Michele Catalano once again takes on a commenter who claims that Bush's victory is a mandate for moral righteousness and that those who produced vulgarity shall feel their wrath. What gets me about that point of view is that the commenter, in using Bush's majority vote, is using Michele's vote in a way that she has been emphatic to disavow. There were a lot of one issue voters out there, yet the commenter failed to realize that there are a lot of "one issues" as well, and that everyone who voted for Bush was not choosing the same one issue.
I was tempted to vote for Bush. I believe that the war is of paramount importance, that Iraq, based on best intelligence of the time, merited "serious consequences", while believing that the Bush Administration has done less than necessary to achieve the best possible result-to-point thus far in that country. Meanwhile, I had zero confidence in Kerry's plan, whatever it was, to do what Bush had not. It was entirely too vague and was undercut by vocal unwillingness from our "allies" in Europe.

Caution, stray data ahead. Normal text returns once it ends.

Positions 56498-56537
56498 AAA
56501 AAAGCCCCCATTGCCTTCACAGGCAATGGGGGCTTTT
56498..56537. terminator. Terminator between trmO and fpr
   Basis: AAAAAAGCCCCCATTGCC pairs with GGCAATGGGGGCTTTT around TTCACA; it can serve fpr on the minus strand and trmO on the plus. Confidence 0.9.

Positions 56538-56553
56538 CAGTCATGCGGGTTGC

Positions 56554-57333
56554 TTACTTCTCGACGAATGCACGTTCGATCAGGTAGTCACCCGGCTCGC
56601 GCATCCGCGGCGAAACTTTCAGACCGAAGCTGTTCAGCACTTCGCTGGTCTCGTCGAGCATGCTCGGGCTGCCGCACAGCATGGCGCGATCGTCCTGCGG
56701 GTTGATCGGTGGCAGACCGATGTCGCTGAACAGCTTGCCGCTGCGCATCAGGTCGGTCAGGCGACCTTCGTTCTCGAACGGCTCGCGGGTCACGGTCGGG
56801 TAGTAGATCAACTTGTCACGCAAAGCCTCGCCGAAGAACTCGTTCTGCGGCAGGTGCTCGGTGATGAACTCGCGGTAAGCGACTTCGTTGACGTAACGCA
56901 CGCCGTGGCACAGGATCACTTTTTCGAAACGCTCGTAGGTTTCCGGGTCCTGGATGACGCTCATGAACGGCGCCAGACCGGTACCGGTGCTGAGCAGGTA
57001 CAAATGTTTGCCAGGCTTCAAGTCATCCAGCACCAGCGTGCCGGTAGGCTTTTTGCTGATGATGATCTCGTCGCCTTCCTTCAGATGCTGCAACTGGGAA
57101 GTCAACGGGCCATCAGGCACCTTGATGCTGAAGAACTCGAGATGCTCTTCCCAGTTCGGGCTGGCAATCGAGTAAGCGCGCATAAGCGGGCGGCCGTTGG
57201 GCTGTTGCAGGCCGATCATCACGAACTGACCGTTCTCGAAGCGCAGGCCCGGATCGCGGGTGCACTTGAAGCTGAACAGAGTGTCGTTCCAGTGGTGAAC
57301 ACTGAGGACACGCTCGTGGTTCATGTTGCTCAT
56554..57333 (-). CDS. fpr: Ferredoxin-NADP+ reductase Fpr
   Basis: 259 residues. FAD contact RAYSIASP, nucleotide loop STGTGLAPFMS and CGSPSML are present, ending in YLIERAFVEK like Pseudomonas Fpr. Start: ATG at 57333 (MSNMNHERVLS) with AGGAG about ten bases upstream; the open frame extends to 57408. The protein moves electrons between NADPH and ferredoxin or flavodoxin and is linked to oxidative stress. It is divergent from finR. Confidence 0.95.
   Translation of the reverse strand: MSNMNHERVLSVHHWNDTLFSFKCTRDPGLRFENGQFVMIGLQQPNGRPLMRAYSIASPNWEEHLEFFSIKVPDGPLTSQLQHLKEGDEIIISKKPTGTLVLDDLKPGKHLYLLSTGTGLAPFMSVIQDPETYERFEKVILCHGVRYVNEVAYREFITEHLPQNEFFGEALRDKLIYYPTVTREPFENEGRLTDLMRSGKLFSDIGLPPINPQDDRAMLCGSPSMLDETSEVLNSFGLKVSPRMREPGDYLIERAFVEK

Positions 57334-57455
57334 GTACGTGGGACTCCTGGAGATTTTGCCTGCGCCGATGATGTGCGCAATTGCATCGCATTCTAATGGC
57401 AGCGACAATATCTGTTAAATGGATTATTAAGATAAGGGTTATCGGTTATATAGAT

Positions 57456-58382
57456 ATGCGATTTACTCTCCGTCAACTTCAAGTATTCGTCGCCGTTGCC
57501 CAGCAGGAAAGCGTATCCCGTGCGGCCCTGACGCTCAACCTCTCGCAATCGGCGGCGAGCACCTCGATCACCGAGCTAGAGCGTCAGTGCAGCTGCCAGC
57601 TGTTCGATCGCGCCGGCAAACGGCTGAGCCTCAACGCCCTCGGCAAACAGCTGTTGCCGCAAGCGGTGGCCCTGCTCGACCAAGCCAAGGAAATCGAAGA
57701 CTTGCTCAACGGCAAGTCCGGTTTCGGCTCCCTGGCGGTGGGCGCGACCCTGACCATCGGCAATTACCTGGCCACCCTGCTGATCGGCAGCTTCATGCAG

Regardless, if I had voted for Bush, it would not have been for any reason involving morals inside of our borders. I have written before about my preference for the government staying out of my moral decision making. The key reason that I did not cast a futile vote for Bush as a protest to Kerry is that I knew my vote in the popular number would be read as positive support for all of Bush's platform, which it most emphatically was not.
I voted for Badnarik. If my vote was going to be counted as an all or nothing Kool-Aid quaff, then I voted for having my vote misrepresented the least.